Good internal linking will promote long sessions and, on an e-commerce site, offer a clear path to to the sale. Even if you aren’t directly selling online, well-executed internal linkage can help prospects along their journey, eventually leading them to become customers or achieve whatever your end goal is.
Your internal links provide a path for search engine spiders to crawl, and define which pages are most visible and important. Building a clear hierarchy is critical to ensure that your most important pages are ranked as such.
Beyond creating links to improve the search visibility of certain pages, it’s also important to think of your audience, providing access to further info that they are likely to need. Using links properly on your website is fundamental to both optimizing for search engines and to providing the most rational, informative structure for your readers.
If you need help with linking and other SEO strategies, give us a call.
Most people don’t appreciate all that goes into creating well-written SEO pages. When you read them, you shouldn’t even notice the SEO tactics, but there are several basic standards that must be met to have your page ranked highly. No matter how engrossing and informative your writing is, if you ignore the SEO signals that search engines use for ranking, your content may simply never be seen by your audience as it languishes on page 32 of the search engine results.
One of the most important SEO factors is the keyword phrase. Your primary keyword or keyword phrase is the foundation of your SEO page and must be researched and selected carefully. Get it wrong and you’re fishing with the wrong bait.
Once you’ve settled on the right keywords, you need to use them properly, and that doesn’t mean repeating them everywhere on the page until your content looks like word salad.
The Basics of Keyword Phrase Use
Even though keyword stuffing has long since been proven detrimental to search strategy, you still need to utilize the keywords that searchers are using to find the information they need. Just don’t be jamming your hot keyword into every heading, paragraph and sentence on the page. That tactic will surely backfire on you.
DO use your keyword phrase in the:
- Page title
- Meta description
- First paragraph, and
- In the call-to-action, at the bottom of the page
Don’t be afraid to use variations of the keyword throughout the page in a natural manner. Google can understand the focus of your content even when you substitute related keywords, or use them in a different order or form.
Your main goal should be to write something that is interesting and informative for those who are searching for your chosen keyword phrase.
If you have already developed SEO content based on your best keyword phrases, you might want to revisit and edit them for current best practices. Material that you wrote a few years ago might not be performing well any more, and if you can boost the ranking of a landing page written for a high value keyword phrase by reworking it, you could bring a lot more traffic to your site!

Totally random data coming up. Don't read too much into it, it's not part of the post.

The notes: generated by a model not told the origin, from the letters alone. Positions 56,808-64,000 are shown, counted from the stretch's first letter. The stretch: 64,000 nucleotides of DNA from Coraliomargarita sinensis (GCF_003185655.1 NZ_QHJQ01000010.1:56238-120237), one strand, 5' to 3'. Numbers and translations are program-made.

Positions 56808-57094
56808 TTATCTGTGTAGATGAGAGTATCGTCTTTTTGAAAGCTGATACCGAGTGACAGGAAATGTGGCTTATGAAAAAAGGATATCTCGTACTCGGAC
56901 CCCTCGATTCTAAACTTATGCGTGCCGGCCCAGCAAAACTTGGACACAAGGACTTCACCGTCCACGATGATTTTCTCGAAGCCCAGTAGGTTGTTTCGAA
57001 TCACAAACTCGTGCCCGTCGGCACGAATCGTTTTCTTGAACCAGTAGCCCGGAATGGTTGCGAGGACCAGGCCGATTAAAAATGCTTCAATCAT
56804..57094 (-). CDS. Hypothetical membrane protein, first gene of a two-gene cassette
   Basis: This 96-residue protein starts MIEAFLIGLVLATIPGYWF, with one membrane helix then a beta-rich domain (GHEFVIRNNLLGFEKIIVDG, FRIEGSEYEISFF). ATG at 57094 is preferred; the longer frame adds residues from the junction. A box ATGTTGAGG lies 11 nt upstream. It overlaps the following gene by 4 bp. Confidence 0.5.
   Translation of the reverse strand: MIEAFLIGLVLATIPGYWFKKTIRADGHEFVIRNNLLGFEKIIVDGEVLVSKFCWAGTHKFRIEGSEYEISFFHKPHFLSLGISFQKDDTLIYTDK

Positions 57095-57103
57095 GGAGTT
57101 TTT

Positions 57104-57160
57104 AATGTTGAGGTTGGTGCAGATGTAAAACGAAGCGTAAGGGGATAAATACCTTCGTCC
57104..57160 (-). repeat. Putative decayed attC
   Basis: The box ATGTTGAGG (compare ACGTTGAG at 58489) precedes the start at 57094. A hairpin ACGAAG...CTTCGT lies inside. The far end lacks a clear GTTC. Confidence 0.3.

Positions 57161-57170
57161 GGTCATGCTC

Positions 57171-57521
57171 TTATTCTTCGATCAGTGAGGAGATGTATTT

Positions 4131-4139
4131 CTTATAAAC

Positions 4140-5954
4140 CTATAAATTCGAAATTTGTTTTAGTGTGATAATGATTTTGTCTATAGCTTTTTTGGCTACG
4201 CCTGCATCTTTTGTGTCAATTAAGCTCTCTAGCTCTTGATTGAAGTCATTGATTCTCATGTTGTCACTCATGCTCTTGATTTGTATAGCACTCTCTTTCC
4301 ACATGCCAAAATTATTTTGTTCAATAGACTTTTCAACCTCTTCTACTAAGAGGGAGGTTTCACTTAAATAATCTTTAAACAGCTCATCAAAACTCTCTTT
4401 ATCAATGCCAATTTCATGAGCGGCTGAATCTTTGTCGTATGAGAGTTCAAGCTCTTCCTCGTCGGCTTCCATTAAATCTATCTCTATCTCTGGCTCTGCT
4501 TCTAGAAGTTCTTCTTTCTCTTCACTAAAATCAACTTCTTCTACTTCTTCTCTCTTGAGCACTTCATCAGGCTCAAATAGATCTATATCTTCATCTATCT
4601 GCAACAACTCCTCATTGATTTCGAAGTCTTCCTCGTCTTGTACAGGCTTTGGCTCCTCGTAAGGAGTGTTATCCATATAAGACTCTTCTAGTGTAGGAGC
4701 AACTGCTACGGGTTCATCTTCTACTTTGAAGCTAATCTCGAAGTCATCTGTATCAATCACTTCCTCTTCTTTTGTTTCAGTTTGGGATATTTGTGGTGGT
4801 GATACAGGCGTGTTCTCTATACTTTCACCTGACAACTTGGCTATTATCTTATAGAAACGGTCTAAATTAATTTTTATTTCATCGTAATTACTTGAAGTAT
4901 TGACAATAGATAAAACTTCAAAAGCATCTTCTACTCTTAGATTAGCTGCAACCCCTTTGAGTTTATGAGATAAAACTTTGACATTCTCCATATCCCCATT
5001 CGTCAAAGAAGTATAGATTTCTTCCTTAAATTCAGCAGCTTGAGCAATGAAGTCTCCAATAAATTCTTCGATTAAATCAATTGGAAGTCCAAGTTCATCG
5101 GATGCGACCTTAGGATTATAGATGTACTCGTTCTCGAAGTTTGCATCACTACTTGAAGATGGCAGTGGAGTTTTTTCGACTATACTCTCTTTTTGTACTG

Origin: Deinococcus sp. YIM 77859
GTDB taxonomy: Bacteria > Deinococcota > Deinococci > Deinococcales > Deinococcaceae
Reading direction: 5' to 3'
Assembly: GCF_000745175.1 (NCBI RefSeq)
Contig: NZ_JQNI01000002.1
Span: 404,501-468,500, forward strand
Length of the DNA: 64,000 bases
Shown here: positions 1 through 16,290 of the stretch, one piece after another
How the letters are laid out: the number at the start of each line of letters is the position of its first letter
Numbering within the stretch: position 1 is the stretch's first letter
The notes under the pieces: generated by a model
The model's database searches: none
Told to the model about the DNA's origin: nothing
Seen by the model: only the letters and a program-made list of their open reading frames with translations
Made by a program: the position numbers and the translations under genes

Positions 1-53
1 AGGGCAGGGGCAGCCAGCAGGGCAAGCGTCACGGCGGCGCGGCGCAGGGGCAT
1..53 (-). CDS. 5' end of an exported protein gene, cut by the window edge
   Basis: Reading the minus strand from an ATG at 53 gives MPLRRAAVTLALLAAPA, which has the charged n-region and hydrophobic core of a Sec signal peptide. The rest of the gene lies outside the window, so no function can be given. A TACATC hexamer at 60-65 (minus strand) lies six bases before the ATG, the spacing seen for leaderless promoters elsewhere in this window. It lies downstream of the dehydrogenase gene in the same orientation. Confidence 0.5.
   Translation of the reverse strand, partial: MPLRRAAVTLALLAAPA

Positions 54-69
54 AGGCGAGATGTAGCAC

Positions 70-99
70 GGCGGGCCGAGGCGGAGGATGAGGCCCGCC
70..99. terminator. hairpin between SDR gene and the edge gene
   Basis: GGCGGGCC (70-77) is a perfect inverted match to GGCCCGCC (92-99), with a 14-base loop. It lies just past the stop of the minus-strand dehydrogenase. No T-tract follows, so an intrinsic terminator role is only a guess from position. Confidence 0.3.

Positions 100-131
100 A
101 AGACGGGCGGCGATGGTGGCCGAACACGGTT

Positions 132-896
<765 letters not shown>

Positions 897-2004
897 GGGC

Give us a call if you’re not sure how to choose or use your keyword phrase effectively. We’re happy to help.
As consumers become more likely to search for goods and services online, the reviews they find there can be crucial to your business, but are some reviews more valuable than others? Trip Advisor, Yelp, Angies List, Consumer Reports, Amazon customer reviews and of course, Google reviews – these are just a few of the top review channels that consumers use to begin forming an opinion of your business.
It’s important that you monitor any review sites that are likely to have reviews for your business so that you can respond to any that you receive. Thanking people for good reviews and trying to resolve any issues that crop up in bad ones is good for your reputation – it shows that you are paying attention and that you want to make your customers happy.
What about asking happy customers to provide a good review? If you know that any particular client is happy with your product or the service that you provided, should you invite them to give a review? We say yes.
Many businesses put good reviews and testimonials from clients on their website. Which is fine, but most people will disregard this kind of review, for obvious reasons. Have you ever seen anything other than a glowing review on any business website? Of course not…
Can you ask customers to post a review elsewhere? Sure you can, and if you are going to do so, which one? Considering that most people will find your business online by ‘Googling’, if you can suggest they post their positive review to Google reviews, it will likely get in front of more eyeballs.
You will need to do your bit, by setting up your Google+ business page and having it verified. You might even want to provide guidance to your customer, because they will need to have a Google+ account to post a review, but it will be well worth the effort.
What’s so Great about Google Reviews?
Google reviews are pulled right into Google maps results so that a search for your business can deliver those great reviews to your audience very quickly. As well, an established presence on Google+ with reviews, images and comments will give you a boost in the search results.
While you should still consider asking your clients to post good reviews elsewhere, especially review sites that align well with your industry, we think that Google reviews can be especially valuable, contributing to both your online reputation and your search position.
If you need help with your Google+ business page or have any other questions about online reviews, drop us a line!